Dr. Walter Voit, a University of Texas at Dallas assistant professor of materials science and engineering and mechanical engineering, has been awarded $1 million to create medical devices that will lead to greater control of prosthetics in wounded soldiers.
Dr. Voit is one of 25 junior faculty members in the country selected to receive a Defense Advanced Research Projects Agency (DARPA) Young Faculty Award. DARPA is an agency of the United States Department of Defense established in 1958, that is responsible for development of new technologies for use by the military. To fulfill its mission, DARPA relies on diverse performers to apply multi-disciplinary approaches to both advance knowledge through basic research and create innovative technologies that address current practical problems through applied research.
Current prosthetics and other implantable medical devices often fail within a year because tissue separates from the device. This can cause bleeding and scar tissue, which ultimately can prevent the device from stimulating the targeted nerve. The devices are also too large to operate with tissues as small as specific nerves.
Dr. Voit has created shape memory polymers – materials that can respond to the body’s environment and become less rigid when implanted in the body. These polymers are implanted when they’re rigid and then flex toward the stiffness of the tissue. Dr. Voit’s proposal calls for using these polymers in the microfabrication process known as photolithography to create medical devices that will survive implantation in the body for more than one year.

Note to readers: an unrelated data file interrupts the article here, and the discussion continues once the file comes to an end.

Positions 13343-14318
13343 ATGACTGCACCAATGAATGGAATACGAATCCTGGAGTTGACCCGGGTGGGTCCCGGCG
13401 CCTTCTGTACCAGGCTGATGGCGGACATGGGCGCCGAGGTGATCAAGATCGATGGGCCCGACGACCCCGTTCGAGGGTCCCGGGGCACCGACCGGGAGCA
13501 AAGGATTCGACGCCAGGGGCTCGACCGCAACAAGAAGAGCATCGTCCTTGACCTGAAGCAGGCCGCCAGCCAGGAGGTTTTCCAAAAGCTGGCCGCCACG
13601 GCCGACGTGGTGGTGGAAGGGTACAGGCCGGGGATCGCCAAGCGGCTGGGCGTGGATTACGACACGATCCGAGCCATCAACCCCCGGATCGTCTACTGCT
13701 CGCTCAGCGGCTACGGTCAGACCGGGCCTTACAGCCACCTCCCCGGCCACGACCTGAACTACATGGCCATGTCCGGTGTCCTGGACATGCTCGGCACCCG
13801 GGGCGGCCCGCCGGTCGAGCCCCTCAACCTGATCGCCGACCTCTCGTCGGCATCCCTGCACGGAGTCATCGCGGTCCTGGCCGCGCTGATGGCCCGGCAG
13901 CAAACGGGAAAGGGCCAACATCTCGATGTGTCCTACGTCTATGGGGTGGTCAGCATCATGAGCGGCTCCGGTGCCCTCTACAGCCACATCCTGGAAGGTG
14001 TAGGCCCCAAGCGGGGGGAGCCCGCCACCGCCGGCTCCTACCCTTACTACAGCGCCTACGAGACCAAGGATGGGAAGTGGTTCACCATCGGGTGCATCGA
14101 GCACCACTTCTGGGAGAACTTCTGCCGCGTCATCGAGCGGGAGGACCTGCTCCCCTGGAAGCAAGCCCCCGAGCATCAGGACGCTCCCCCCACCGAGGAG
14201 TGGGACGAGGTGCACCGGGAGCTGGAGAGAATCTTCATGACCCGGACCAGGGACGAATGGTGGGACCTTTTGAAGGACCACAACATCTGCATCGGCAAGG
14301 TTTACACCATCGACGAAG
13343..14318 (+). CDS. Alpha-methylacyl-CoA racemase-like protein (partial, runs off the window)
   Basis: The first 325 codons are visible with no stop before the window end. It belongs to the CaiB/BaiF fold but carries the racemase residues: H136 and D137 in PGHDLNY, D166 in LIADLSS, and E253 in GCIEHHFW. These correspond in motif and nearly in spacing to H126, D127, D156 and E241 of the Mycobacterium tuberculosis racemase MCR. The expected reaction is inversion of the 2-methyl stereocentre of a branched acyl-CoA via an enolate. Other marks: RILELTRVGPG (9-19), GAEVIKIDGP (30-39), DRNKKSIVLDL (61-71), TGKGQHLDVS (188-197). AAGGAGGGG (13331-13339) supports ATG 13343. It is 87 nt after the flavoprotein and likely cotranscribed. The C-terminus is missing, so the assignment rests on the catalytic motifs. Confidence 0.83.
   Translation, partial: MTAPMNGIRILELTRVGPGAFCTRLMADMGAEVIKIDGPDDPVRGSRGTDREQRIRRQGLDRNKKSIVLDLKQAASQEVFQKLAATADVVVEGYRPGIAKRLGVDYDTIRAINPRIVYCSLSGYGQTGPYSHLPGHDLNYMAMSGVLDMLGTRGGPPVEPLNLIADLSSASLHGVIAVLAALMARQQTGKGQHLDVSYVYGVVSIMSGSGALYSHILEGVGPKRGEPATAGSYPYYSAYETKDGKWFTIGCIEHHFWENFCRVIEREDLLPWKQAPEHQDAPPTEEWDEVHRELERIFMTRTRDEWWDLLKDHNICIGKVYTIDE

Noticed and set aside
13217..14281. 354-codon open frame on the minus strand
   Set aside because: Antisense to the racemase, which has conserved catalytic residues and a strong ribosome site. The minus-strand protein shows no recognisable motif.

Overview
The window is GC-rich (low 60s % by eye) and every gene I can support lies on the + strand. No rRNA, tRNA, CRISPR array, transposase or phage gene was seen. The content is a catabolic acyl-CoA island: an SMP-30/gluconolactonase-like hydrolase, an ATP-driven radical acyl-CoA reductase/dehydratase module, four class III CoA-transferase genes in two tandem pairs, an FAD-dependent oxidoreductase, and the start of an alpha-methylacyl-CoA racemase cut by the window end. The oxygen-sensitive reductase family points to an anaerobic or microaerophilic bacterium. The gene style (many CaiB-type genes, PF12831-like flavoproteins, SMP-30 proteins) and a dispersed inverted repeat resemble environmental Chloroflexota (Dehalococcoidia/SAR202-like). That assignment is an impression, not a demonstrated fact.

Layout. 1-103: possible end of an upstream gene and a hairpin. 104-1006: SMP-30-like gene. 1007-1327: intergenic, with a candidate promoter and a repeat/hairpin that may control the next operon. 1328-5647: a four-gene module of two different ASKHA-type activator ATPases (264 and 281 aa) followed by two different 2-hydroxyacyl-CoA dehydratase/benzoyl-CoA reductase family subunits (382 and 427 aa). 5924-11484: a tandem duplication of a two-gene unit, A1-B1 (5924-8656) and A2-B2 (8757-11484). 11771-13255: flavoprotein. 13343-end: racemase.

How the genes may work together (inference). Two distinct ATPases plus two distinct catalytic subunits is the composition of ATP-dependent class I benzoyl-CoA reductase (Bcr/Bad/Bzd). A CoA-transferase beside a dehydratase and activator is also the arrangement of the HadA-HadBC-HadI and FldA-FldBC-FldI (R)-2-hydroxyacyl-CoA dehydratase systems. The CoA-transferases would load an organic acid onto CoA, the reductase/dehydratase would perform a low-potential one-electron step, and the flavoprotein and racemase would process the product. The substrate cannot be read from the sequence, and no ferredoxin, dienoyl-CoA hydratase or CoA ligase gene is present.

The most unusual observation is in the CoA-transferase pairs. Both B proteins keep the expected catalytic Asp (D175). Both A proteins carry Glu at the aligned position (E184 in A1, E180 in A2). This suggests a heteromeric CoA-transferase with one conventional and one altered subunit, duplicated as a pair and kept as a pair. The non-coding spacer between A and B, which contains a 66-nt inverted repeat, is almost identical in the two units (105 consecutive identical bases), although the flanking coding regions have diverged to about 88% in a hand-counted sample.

“A chronically-stable interface with the body’s nervous system is necessary to couple partial sensory sensation in prosthetics with motor control,” says Dr. Voit in a UT Dallas release. “This problem will not be solved entirely by a team of materials scientists. However, we believe that an eventual successful device for chronic microstimulation will be based on combining a range of thin-film and polymeric materials that are compatible with reliable microfabrication techniques. In our experience, this platform for device fabrication allows for the flexibility required to meet the demands of the electrophysiologist and surgeon, while surviving the aggressive mechanical and chemical environment of the nervous system.”
“Dr. Voit is a pioneer in our department by developing materials for critical medical applications,” says Dr. Yves Chabal, holder of the Texas Instruments Distinguished University Chair in Nanoelectronics and head of the Department of Materials Science and Engineering in the Erik Jonsson School of Engineering and Computer Science. “This award underscores the importance of the technology and his leading role in the field.”